Yusran Yusran, Markus Weinmann, Günter Neumann, Volker Römheld, Torsten Müller:
Contribution of Pseudomonas proradix and Bacillus amilolyquefaciens FZB42 on Healthy Plant Growth of Tomato Affected by Soil Sickness


University of Hohenheim, Institute of Plant Nutrition, Germany

The use of antagonistic microorganism in biological control of root disease is becoming an important alternative or supplement to chemical pesticides. At present, an increasing number of commercial products based on plant growth promoting rhizobacteria (PGPR) is becoming available world wide. Many of them contain strains of Pseudomonas spp., Bacillus spp., etc. Some biocontrol strategies have been proposed for controlling root pathogens, but practical applications are still limited. This is largely due to the lack of unequivocal answers to key questions concerning the relationship which the biocontrol agent may establish with the plant, and the mechanisms by which it may directly influence the pathogen or indirectly influence the plant's own resistance. Further, single studies have shown the potential of beneficial rhizobacteria to interact synergistically with indigenous, site specific and adapted arbuscular mycorrhiza fungi (AMF).

Single tomato seeds of two varieties (Money maker and Hellffrucht hillmar) were cultivated in pots containing 50g substrate (Einheitserde Type P). Then, the two weeks-old seedlings were transplanted to bigger pots containing 1kg replant disease soils/sand mixture (3:1). Fertilised with 100 N, 50 P, 150 K, 50 Mg, 0,06 Fe mg kg-1. Pseudomonas proradix (Sourcon Padena) (1,5 x 1010 cfu l-1) and Bacillus amilolyquefaciens FZB42 (Rhizovital ABiTEP) (100gl-1) or none of both were applied by root dipping.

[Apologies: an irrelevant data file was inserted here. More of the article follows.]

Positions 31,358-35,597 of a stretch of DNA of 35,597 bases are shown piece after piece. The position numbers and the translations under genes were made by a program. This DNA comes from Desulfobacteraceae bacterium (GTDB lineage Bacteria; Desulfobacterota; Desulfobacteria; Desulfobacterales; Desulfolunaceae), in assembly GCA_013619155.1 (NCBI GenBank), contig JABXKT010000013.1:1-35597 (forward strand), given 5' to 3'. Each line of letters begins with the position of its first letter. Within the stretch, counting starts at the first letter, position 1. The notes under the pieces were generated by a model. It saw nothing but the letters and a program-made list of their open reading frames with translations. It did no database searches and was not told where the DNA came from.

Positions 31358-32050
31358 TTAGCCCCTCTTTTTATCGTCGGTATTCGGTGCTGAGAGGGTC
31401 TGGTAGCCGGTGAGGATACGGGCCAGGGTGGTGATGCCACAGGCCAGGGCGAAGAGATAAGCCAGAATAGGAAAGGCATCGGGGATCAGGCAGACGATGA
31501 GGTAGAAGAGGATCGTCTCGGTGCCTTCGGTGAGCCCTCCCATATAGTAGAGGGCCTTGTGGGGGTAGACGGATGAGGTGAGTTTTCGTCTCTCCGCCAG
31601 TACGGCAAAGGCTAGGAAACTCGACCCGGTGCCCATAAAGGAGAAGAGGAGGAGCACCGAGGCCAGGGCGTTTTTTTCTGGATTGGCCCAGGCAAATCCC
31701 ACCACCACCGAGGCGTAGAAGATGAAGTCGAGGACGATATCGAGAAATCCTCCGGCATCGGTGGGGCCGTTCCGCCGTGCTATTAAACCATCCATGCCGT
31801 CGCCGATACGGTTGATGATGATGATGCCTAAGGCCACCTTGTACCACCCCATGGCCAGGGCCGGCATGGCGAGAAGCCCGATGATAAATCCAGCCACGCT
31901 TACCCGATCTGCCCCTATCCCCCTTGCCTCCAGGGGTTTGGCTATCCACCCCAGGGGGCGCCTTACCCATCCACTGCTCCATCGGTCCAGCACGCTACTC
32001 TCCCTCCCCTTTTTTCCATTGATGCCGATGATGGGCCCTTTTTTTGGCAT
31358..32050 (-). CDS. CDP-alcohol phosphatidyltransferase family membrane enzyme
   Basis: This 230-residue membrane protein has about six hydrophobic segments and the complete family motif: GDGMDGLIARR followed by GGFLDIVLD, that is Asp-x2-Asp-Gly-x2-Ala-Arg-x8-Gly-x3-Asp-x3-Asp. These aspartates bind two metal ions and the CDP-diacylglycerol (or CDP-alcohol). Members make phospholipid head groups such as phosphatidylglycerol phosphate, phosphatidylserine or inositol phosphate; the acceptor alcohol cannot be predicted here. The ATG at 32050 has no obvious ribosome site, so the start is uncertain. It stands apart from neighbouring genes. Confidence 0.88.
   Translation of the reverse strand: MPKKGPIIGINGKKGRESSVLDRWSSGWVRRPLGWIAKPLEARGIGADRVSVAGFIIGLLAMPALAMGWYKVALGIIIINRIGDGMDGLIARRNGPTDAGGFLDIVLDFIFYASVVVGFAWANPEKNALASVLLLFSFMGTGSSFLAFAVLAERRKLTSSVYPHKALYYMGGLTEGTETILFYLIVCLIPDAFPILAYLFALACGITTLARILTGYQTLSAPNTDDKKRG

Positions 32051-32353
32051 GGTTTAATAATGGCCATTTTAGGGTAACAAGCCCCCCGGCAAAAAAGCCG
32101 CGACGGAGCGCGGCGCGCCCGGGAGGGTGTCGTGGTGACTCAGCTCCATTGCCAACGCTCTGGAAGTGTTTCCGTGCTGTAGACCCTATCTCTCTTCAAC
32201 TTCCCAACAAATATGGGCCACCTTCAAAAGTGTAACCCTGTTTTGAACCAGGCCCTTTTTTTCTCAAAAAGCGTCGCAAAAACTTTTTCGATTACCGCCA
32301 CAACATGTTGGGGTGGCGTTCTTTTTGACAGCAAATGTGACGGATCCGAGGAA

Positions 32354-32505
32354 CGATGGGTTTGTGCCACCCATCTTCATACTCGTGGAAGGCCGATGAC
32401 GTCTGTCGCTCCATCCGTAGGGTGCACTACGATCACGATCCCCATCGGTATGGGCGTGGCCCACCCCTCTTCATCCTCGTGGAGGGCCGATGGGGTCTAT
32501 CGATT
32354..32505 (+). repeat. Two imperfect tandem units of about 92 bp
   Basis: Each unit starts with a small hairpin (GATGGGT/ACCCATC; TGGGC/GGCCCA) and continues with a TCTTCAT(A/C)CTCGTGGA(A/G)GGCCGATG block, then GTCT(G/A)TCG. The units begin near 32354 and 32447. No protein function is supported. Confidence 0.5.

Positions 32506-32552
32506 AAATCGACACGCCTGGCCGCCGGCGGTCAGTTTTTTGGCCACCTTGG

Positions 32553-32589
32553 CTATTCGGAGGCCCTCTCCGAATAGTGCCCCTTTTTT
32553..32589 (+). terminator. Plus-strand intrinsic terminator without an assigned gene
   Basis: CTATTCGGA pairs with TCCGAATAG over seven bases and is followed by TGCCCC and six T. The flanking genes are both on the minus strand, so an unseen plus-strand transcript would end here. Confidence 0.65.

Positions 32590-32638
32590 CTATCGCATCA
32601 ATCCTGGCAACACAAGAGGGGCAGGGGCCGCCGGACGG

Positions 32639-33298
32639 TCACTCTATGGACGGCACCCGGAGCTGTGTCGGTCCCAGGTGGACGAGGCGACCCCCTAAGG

Soil inoculation with Proradix and FZB42 significantly improved the root and shoot biomass production of the two tomato varieties growing on pathogen-infected soil. Roots of both tomato varieties were not only healthier but also showed a significantly higher colonisation by arbuscular mychorriza fungi (AMF), indicating that the AMF infection potential in the soils was not generally low but rather suppressed directly by pathogens or indirectly as consequence of poor root development. The concentration of macro and micronutrients in tomato shoots was higher in the Proradix and FZB42 treated plants when compared to the untreated control. The result obtained suggest an important role of rhizosphere interactions for the expression of bio"=control mechanisms by inoculation with effective Pseudomonas and Bacillus strains independent of simple antagonistic effects.

Keywords: Bacillus, indigenous AMF, Pseudomonas, soil-sickness, tomato


Contact Address: Yusran Yusran, University of Hohenheim, Institute of Plant NutritionFruwirthstrasse 20, 70599 Stuttgart, Germany, e-mail: yusran ysrn@yahoo.ca
Andreas Deininger, November 2008